Despite the hardship associated with the COVID-19, some have viewed the virus as a blessing in disguise.  Like in some African countries, movement in South Africa has been restricted and public gatherings of more than 100 people banned by President Cyril Ramaphosa as measures to contain the virus. Restriction of movement has interfered with the attendance of the funerals in the Sub-Saharan country, meaning only family members has the permission to attend such events. In Nigeria, virtually no burial was permitted during the early months of the virus outbreak. Presently, burial can only be allowed amongst close family members only of the deceased without elaborate ceremonies. In Africa, where burial could render families poorer due to the excessive expenses involved, even though the new COVID-19 burial order has inconvenienced the public, it has worked to the advantage of the bereaved families. It saves unnecessary costs.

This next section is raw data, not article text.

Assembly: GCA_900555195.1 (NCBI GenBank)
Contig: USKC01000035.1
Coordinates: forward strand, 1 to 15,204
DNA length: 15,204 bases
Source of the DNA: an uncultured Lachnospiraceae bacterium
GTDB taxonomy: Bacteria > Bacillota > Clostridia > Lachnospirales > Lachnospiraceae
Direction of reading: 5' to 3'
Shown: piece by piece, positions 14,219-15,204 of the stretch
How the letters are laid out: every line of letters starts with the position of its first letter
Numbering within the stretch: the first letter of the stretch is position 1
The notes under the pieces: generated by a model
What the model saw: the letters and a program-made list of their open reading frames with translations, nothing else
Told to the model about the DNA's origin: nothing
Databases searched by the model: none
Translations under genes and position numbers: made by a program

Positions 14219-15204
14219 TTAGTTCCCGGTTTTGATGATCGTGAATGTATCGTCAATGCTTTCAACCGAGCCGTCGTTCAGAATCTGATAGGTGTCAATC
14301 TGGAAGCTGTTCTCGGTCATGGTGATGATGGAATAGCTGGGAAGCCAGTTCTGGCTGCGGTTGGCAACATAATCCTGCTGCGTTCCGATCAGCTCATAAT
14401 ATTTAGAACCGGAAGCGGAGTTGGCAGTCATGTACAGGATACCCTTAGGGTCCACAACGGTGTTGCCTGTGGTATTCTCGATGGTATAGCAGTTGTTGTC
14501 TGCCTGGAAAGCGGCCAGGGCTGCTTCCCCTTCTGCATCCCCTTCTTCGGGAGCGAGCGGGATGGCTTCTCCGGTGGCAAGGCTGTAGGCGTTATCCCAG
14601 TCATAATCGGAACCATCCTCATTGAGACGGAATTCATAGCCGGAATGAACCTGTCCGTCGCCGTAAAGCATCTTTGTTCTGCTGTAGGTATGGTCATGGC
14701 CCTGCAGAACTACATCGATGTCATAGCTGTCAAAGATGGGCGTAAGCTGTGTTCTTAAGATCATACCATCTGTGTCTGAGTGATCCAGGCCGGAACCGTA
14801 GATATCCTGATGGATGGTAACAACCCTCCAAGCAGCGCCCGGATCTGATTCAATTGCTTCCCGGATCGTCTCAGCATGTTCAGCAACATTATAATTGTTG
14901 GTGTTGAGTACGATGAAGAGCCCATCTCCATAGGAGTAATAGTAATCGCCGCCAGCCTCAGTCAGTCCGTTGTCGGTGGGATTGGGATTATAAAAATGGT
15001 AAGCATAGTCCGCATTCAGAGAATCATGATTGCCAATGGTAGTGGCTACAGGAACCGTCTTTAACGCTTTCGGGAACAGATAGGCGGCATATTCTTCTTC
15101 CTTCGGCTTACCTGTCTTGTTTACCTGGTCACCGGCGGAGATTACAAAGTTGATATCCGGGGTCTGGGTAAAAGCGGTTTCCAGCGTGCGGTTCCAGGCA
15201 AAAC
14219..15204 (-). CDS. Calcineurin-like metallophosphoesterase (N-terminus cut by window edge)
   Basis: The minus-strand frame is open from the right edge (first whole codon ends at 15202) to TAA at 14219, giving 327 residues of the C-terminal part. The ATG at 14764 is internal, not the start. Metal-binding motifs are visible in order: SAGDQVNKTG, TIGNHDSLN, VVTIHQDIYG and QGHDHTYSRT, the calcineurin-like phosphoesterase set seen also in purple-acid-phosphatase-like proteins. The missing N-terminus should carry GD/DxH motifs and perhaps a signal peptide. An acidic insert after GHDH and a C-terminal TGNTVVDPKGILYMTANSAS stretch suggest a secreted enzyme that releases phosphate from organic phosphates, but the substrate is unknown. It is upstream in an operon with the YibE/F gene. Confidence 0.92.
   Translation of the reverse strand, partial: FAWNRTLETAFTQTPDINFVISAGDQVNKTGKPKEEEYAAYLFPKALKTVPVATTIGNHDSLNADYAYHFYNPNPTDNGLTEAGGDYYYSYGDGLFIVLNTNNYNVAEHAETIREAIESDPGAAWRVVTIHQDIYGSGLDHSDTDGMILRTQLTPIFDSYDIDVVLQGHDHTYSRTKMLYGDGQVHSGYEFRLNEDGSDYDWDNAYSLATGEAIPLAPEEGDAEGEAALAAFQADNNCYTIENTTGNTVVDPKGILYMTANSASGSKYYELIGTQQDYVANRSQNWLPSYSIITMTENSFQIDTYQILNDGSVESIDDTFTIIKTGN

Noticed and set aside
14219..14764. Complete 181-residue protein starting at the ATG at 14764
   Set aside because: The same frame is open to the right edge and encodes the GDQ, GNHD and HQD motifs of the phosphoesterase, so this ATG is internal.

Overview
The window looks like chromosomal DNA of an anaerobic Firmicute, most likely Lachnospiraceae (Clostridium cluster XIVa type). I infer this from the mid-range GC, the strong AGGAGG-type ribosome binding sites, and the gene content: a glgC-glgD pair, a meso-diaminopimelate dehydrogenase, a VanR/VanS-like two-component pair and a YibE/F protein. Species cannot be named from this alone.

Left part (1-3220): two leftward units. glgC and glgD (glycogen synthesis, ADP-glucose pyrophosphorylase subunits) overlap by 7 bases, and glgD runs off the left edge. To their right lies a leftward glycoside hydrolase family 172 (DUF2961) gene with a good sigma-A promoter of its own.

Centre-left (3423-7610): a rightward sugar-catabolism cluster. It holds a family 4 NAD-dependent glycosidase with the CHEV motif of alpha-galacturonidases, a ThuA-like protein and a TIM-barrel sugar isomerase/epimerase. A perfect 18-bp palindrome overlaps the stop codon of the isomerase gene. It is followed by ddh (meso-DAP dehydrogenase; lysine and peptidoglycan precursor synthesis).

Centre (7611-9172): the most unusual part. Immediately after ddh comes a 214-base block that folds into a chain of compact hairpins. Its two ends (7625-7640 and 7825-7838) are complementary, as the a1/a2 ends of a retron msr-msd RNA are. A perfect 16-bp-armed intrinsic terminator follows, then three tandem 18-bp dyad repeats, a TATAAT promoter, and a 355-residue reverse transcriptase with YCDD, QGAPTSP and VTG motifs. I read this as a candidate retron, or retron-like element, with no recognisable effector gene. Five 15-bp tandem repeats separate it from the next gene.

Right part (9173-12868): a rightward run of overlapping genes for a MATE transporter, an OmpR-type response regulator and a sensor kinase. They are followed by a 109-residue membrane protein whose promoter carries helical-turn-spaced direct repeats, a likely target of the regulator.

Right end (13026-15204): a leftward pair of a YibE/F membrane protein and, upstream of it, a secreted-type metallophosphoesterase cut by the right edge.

The lockdown saw a reduction in funeral expenses as most families are now excluding caskets, caterings, tents, fancy cars etc. from their list. A survey conducted by Sanlam in 2018 showed burying a loved one in the African country is very expensive. The cost of a funeral is determined by the requirements the deceased noted in his or her will, according to the research. Others undertake the expenses because they believe it a cultural norm, regardless of the family’s financial muscle. A family has to cater for flowers, food, a headstone, a burial plot, a graveside tent, programmes for the service, preparation and storage of the body, a funeral notice in the newspaper, and registration of death and travel costs.

Initially, an ordinary family could spend as higher as $8,850 but now some use less than $118 thanks to the Covid-19 as per the report published by the Independent Online.